TIFF Review: ‘HALLOWEEN’ brings out its sharpest set of kitchen knives for Michael Myers’ return


James Cole Clay // Film Critic


Rated R, 109 minutes.
Director: David Gordon Green
Cast: Jamie Lee CurtisAndi MatichakJudy GreerWill PattonVirginia GardnerMiles RobbinsDylan ArnoldDrew Scheid, Jefferson HallRhian Rees and James Jude Courtney

Bringing back sick, nasty fun to the horror genre is a tough task for any filmmaker looking to prolong a series for all its worth. When that horror franchise is the granddaddy of them all, every detail is placed under the microscope by its most ardent fans. However, when the creator John Carpenter is here to back it up, serving as an executive producer and the music composer, all signs point to this being a success.

David Gordon Green’s “lega-sequel,” HALLOWEEN, is a brutally fun family affair that pays reverence to Carpenter’s 1978 original without putting on the rose-colored glasses of nostalgia too often. Jamie Lee Curtis is back reinventing her iconic character as a grandmother with some psychological baggage and a major vendetta to settle.

The film opens with two British public radio show hosts (Jefferson Hall and Rhian Rees) in search of of the infamous Michael Myers, who has been locked up and unmasked since the killings 40 years prior. The mask calls to Michael like he is Thor and that tattered William Shatner mask is his hammer.

Gordon Green (PINEAPPLE EXPRESS, JOE) sets the stage for the supposed final battle of a three generation’s long sibling rivalry that’s sure to end with some bad blood. Laurie Strode (Curtis) has been acting cooky for years, staying secluded in her home/war bunker. Her daughter Karen (Judy Greer) has all but written Laurie out of her daughter Allyson’s (Andi Matichak) life. It’s an awkward situation that sets the stage for the bloody affair that’s about to unfold.

Allyson has her friends at school (Virginia Gardner, Miles Robbins, Dylan Arnold and Drew Scheid), who make for some uber-gross fodder for slasher killings throughout the film, and they’re going out for a school dance. Meanwhile, the sleepy city of Haddonfield, Indiana, gets its dose of caffeine when Myers is back on the loose.

Jamie Lee Curtis reprises her iconic role as Laurie Strode in David Gordon Green’s “lega-sequel” HALLOWEEN. Courtesy of Universal Pictures.

Gordon Green, with screenwriter Danny McBride, infuse life into the citizens of Haddonfield. This isn’t a paint-by-numbers view of horror; they spend their time making each person memorable in their own way. From Officer Hawkins (Will Patton), to a little kid named Julian (Jibrail Nantanbu) to even the goofy stoner (Robbins), they all contribute to the film feeling more like a hangout session over a nonstop splatterfest.

This is the most lethal Myers has been, which is surprisingly considering he has to be at least 60 years old. The silent killer smashes jaws, crushes skulls and moves with a purpose that shows he’s a formidable force. Creating death scenes in horror is a playground that Gordon Green clearly feels comfortable climbing around with 40 years of fans watching, and he excels.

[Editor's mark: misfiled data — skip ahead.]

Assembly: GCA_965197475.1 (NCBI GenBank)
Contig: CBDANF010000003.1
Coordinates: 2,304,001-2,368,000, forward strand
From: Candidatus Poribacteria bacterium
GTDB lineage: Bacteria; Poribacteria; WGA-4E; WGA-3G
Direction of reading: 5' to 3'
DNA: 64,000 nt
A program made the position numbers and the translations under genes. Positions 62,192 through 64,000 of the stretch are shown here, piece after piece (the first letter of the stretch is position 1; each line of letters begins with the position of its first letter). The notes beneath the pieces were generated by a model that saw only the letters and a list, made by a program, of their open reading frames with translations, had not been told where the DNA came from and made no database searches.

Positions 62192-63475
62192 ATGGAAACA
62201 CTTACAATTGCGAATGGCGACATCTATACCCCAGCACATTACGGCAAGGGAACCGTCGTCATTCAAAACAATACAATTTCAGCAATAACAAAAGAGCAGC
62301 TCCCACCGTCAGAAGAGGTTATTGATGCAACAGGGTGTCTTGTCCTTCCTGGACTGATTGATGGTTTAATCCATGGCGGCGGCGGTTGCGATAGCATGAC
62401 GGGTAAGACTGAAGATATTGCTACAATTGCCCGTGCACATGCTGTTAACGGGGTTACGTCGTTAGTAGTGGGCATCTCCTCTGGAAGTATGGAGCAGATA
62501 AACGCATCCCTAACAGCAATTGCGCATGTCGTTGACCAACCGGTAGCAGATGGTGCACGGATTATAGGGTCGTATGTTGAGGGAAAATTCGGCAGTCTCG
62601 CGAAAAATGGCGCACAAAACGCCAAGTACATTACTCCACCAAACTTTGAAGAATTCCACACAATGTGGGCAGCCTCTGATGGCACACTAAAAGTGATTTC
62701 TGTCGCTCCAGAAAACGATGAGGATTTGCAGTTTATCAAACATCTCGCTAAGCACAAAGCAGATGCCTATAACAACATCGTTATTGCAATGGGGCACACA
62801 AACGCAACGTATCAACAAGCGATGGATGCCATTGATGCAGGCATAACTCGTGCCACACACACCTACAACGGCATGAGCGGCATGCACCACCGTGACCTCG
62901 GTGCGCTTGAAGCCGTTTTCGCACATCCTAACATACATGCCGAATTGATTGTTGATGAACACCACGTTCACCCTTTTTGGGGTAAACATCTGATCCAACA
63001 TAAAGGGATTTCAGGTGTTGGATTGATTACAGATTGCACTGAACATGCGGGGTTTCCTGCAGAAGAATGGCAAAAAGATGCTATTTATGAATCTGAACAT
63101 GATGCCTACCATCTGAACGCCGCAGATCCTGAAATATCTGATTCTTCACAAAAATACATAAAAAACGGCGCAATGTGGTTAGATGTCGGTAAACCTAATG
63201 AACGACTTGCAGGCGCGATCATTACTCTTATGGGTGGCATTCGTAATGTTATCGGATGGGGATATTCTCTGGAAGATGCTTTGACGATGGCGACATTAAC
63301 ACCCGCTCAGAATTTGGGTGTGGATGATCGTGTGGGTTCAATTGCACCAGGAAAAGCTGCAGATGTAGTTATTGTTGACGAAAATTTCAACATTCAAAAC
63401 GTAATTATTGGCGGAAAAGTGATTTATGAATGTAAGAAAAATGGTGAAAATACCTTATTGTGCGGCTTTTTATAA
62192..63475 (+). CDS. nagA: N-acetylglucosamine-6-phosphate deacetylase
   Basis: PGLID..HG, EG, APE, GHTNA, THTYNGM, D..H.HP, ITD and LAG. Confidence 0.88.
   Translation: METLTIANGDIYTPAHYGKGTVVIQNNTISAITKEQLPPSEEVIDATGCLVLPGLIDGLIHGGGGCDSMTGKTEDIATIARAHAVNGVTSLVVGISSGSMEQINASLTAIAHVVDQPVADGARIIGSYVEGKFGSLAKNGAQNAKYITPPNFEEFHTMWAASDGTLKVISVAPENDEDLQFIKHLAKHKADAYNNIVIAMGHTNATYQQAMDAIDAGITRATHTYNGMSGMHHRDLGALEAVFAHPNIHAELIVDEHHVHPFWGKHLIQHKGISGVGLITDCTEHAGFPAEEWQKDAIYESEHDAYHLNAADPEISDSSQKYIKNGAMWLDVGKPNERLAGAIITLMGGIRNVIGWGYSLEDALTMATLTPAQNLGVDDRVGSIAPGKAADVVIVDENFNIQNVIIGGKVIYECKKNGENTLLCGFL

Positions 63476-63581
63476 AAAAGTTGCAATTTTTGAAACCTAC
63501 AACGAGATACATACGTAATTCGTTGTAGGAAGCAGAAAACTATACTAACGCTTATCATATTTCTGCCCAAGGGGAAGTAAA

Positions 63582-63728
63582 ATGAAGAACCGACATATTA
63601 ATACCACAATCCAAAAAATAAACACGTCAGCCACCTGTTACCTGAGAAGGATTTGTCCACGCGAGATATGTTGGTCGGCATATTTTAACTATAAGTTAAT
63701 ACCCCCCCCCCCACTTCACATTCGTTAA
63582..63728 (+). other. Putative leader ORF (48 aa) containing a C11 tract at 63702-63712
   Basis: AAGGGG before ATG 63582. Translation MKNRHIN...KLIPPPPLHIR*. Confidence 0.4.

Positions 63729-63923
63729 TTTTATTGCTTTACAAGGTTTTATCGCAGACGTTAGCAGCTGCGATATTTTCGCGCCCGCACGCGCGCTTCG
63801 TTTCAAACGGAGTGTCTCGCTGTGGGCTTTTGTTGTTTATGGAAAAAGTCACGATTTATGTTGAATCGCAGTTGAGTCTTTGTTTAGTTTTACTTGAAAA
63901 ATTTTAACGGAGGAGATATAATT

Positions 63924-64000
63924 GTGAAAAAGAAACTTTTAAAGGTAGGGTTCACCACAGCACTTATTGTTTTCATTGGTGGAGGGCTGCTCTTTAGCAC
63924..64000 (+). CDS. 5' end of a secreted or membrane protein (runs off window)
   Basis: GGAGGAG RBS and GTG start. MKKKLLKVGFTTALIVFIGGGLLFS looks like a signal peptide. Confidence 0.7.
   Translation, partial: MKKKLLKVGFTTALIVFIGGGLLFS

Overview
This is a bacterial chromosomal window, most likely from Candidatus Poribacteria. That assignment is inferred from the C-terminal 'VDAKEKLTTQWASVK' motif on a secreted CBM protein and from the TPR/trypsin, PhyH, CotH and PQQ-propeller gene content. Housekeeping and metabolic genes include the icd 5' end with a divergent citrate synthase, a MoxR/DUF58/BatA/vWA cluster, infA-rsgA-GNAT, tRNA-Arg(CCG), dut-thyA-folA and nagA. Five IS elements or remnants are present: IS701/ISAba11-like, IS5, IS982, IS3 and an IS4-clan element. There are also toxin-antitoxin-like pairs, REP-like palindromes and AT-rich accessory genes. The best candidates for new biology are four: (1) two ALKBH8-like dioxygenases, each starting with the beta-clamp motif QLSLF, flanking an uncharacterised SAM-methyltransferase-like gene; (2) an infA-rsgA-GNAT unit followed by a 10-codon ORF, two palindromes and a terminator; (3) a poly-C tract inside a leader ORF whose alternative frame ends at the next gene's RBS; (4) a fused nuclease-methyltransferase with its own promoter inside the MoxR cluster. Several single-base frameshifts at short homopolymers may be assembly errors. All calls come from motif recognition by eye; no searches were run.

Curtis has a blast hamming it up as Sarah Connor-like Strode. She’s brings a grounded, yet pleasantly gleeful Wile E Coyote approach towards tracking down her brother Michael. You believe her conviction as she cocks shotguns with a stone cold stare.

Carpenter’s score brings the best out of the film’s vintage feel. With a slower piano rendition of his famous theme and his classical pulsating synth, this sets the mood right.

HALLOWEEN won’t disappoint fans who have been longing for Michael to come home since the disappointing sequels of yesteryear. This one is back with a vengeance and it brings its sharpest set of kitchen knives to the bloody table.

[Grade: B]

HALLOWEEN premiered on Saturday, Sept. 8, 2018 at the Toronto International Film Festival. The film will screen again as the opening night film at Fantastic Fest in Austin, TX. It will release nationwide on Oct. 19, 2018 through Universal Pictures.

About author

Preston Barta

I have been working as a film journalist since 2010, dividing the first four years between radio broadcasting and entertainment writing in the Dallas-Fort Worth metroplex. In 2014, I entered Fresh Fiction (FreshFiction.tv) as the features editor. The following year, I stepped into the film critic position at the Denton Record-Chronicle, a daily North Texas print publication. My time is dedicated to writing theatrical film reviews, at-home entertainment columns, and conducting interviews with on-screen talent and filmmakers, as well as hosting a podcast devoted to genre filmmaking (called My Bloody Podcast). I've been married for seven happy years, and I have one son who is all about dinosaurs just like his dad.